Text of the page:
Blackjewel Miners Get More Of Their Pay As Labor Dept. Acts Against Bankrupt Company Thursday, Oct 24 2019 

Coal miners who went without pay when mining company Blackjewel declared bankruptcy this June are one step closer to receiving lost wages. The checks come weeks after some of the miners ended a long-running protest, and months after the federal Department of Labor first intervened to allege the company violated labor laws in the month before it folded.

Rumors of a deal circulated early this month, and in consent orders filed in U.S. district courts in Kentucky and Virginia, Blackjewel committed to pay more than $5 million to miners. 

The bankruptcy drew widespread attention this summer when a group of Blackjewel miners blocked a train full of coal to protest unpaid wages. The protest lasted 59 days and ended after the last remaining miners found work or had to return to other obligations 

According to a press release from Kentucky Gov. Matt Bevin, more than 600 coal miners from Kentucky’s Black Mountain and Lone Mountain mines will receive pay following agreements between the coal company and the Department of Labor.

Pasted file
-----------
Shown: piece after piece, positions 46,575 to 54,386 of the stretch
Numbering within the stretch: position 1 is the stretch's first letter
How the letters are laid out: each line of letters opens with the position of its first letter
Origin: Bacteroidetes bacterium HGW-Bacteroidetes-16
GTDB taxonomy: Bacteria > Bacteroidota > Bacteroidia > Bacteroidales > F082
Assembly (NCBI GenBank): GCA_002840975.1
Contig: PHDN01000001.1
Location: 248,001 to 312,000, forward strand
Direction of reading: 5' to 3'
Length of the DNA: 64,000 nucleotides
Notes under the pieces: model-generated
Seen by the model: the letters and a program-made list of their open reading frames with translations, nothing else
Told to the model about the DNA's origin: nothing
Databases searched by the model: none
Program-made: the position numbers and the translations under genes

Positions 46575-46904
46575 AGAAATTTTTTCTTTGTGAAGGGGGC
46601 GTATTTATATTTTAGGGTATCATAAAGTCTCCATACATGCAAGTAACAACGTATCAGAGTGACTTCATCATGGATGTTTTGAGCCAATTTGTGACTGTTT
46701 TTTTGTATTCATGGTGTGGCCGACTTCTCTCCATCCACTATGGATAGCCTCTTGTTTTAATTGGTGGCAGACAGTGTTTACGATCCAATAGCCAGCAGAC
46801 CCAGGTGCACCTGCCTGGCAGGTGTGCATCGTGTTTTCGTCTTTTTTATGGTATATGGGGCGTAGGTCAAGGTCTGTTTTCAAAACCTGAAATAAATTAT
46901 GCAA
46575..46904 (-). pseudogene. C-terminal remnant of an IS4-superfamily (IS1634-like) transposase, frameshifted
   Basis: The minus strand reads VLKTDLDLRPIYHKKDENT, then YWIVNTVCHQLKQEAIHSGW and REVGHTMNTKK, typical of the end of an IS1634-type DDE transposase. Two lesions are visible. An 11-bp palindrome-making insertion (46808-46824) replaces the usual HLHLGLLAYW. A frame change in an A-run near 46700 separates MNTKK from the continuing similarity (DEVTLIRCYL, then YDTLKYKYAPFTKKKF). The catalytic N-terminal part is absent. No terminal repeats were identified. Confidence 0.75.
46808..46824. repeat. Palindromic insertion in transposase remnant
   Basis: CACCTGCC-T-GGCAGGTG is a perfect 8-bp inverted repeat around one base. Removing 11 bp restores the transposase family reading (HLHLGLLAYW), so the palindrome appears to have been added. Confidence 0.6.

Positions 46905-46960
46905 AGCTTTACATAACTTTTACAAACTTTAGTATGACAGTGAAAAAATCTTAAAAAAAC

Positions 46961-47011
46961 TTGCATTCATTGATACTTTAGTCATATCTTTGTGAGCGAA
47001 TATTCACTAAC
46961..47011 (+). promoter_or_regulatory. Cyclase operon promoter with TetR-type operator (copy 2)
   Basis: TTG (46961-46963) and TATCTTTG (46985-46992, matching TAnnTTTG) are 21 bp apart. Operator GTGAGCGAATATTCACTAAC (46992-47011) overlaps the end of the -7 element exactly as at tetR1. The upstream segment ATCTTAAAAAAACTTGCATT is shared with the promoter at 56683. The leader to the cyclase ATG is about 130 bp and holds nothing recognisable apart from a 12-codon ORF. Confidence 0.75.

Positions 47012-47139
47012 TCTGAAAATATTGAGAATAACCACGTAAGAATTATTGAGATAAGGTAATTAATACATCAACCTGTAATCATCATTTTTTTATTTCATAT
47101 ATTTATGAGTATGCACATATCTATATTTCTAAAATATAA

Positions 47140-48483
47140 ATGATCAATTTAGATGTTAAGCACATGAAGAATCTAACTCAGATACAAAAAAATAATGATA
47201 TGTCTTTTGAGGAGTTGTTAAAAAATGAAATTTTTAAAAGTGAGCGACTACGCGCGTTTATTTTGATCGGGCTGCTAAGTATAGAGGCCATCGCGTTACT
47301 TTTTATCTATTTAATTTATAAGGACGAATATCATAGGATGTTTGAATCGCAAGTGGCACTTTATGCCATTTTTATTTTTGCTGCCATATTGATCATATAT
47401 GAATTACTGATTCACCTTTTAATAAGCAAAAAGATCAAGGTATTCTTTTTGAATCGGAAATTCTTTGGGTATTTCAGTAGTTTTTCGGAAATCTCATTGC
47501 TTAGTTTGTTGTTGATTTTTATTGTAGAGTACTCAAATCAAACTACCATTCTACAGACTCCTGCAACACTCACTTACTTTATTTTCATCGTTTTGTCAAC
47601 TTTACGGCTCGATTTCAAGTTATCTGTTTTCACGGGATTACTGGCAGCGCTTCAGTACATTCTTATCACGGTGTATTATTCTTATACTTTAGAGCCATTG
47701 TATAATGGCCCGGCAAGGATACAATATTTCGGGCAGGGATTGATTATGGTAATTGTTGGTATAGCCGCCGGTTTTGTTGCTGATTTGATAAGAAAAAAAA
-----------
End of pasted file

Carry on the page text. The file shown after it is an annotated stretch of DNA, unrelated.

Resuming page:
“This means a whole lot.” said Stacy Rowe, wife of former Blackjewel miner Chris Rowe. “Getting this check, it’s going to pay off some of the bills we owe, and it’s going to get us started when we start driving.” 

Chris Rowe has taken a job as a truck driver since the bankruptcy. Blackjewel owes Chris about $6,000, Stacy said. 

“Today is a great day and one we’ve longed to see come,” said Harlan County Judge Executive Dan Mosley in the release. “My heart is overjoyed for these hardworking folks who took a stand in a professional way to say workers shouldn’t be treated this way.”

“Although we’re certainly relieved that these miners are finally getting paid, it took three and a half months, and that’s far too long,” said Ned Pillersdorf, an attorney who is representing Blackjewel miners in ongoing litigation.